1. Anniexo
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    Anniexo Member

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    Character Naming.

    Discussion in 'Character Development' started by Anniexo, Jul 12, 2012.

    Coping this from Writers and Artists yearbook to see what other people think.

    I have two families in a story I'm writing, each with a family crest that is the sun and moon respectively. My question is, is it a good idea to have their first names which have sun and moon meanings in them? Or would it be too cliché?


    Added info; The two families are royals and don't have surnames that relate to the sun or moon.
     
  2. Mckk
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    Mckk Moderator Staff Supporter Contributor

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    That's up to you. Personally I've never put much into a name other than if I feel that it fits the character or not (and of course, if I like it) - those are my only requirements. Whereas others feel their character names must correspond to the meaning of the novel and sometimes this is actually part of the themes of the whole story. Still there're readers who love to have these little "Easter eggs" and relish in these little details that make the story more of an experience and fascinating for them. There will also be those who don't care, like myself, unless it's really something VERY clever but I'd never research it.

    So... all in all - all you have to ask is, how important is it to you, the author? It's your book.
     
  3. MistKestrel
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    MistKestrel Member

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    I agree with Mick.

    Some people love things like that, but some peope just like names that fit the character. Personally I love them and I think they really add to the story. I'd say give them names that relate to the sun or moon, but only give it them if it actually fits the character. Don't just give them the name because it's related, it has to fit the character too.
     
  4. Jamie Senopole
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    Jamie Senopole Member

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    I like to give names to characters that stand for something or have special meaning as well. I enjoy putting hidden symbolism throughout my story because I like how it gives it more dimension- as Mckk said "easter eggs". :D
     
  5. epicfailpig
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    epicfailpig Member

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    Like Mckk said, it depends on what you'd like to do. Personally, I love names with meaning behind them - when that meaning is hidden, of course. As much as I love hidden symbolism, I like searching for it - a name like Stella, for example, would have a fairly easy-to-find meaning if that character was based off of the stars. Of course, that's my personal opinion, and I'm sure someone would argue that my example is a perfectly viable name. It just depends on how much you want your reader to search for the meaning behind your character's names.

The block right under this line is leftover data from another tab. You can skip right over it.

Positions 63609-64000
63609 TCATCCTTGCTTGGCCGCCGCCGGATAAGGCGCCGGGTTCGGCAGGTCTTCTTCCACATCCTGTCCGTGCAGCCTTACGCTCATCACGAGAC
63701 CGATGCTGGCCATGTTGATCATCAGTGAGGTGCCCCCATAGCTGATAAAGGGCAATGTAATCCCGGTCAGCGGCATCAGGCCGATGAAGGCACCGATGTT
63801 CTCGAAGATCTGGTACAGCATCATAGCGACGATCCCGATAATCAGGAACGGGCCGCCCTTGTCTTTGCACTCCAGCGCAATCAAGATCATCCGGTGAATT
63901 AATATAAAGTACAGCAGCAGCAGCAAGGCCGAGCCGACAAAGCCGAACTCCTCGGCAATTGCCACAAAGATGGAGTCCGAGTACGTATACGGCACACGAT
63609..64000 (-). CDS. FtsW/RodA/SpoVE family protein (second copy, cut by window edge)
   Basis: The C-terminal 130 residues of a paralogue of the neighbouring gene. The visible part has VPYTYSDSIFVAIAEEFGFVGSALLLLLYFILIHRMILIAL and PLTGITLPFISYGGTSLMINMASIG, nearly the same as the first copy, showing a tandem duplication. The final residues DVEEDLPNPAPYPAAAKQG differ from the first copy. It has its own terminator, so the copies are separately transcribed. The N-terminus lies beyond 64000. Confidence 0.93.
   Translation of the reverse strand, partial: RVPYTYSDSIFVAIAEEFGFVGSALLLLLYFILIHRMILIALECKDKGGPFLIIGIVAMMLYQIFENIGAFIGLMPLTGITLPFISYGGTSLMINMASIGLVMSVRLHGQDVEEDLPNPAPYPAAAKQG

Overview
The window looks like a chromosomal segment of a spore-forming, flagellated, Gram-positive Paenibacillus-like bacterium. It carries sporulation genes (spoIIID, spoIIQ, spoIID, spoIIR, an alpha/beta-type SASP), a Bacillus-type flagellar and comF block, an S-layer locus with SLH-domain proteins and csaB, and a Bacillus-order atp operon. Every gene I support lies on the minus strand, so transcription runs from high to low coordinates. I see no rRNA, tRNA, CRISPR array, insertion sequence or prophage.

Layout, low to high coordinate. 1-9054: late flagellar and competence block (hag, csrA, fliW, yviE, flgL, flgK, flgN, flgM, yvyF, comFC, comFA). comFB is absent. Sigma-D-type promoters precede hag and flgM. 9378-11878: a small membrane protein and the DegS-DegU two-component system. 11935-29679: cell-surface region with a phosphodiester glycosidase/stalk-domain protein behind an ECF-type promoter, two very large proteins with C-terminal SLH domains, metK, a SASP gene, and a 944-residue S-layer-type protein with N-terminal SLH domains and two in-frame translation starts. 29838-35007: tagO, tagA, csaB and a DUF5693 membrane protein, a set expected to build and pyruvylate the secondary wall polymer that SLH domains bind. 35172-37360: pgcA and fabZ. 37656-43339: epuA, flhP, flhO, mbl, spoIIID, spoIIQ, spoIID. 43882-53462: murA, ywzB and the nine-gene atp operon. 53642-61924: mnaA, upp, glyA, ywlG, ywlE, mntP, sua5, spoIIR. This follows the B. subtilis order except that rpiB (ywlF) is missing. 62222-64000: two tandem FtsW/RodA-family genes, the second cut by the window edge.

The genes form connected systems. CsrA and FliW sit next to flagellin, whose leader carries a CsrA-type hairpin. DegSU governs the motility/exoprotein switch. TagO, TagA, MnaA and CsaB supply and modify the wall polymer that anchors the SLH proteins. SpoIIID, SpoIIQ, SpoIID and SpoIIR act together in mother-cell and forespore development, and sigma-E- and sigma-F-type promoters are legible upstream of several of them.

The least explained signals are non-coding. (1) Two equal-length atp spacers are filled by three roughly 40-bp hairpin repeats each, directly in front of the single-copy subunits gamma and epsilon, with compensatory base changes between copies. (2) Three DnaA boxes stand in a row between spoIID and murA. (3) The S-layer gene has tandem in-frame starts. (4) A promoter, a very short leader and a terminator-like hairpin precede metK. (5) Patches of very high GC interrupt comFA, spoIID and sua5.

6. peachalulu
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    peachalulu Contributing Member Reviewer Contributor

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    This can work as long as you're not pushing a name on a character in order to achieve the symbolism. If the names suite your characters and you love them , go for it as it can only add depth. But if the names are awkward , it'll backfire and the attempt at symbolism will be exposed as shallow.
     
  7. Shaun4
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    Shaun4 New Member

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    It can work as long as it's right for the characters. For example, what's the personality of the parents who are doing the naming? Would they have gone for symbolic names? Maybe one family would and the other wouldn't, or maybe symbolic naming is a cherished family tradition in both houses. It's really all in how you create their history.
     
  8. charlesvee
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    charlesvee New Member

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    I agree with Shaun4. I would add that the sound of the name is important. Veronica vs Mary. Derrick vs Joe. I tend to use common male/female names that are easy to remember and associate with the character. Yeah. Not very creative, but then I want easliy understood. Oh well.
     
  9. luna claire
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    luna claire Senior Member

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    I, personally, love it when I can spot the little symbolisms in a story. If the names work for your characters then go with it. You could also use names with colors associated with the sun and the moon. Aurelia/Aurelius means golden, for example and I think Ariana means silver woman or something similar. You could also use the names of constellations, Orion, Andromeda, ect. Or mythological gods and goddesses. It depends on how subtle you want to work in the symbolism too. Somethings most people associate with the sun and the moon, others take a little digging. :)
     
  10. Quinn T. Senchel
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    Quinn T. Senchel Member

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    I have a love hate relationship with it. I like having characters with names that have symbolism and meaning but it instantly loses it's appeal when it appears forced and crafted, rather than natural. I like names that sound given, rather than planned out by an author. I like subtle symbolism rather than have someone obnoxiously throw it in my face.
     

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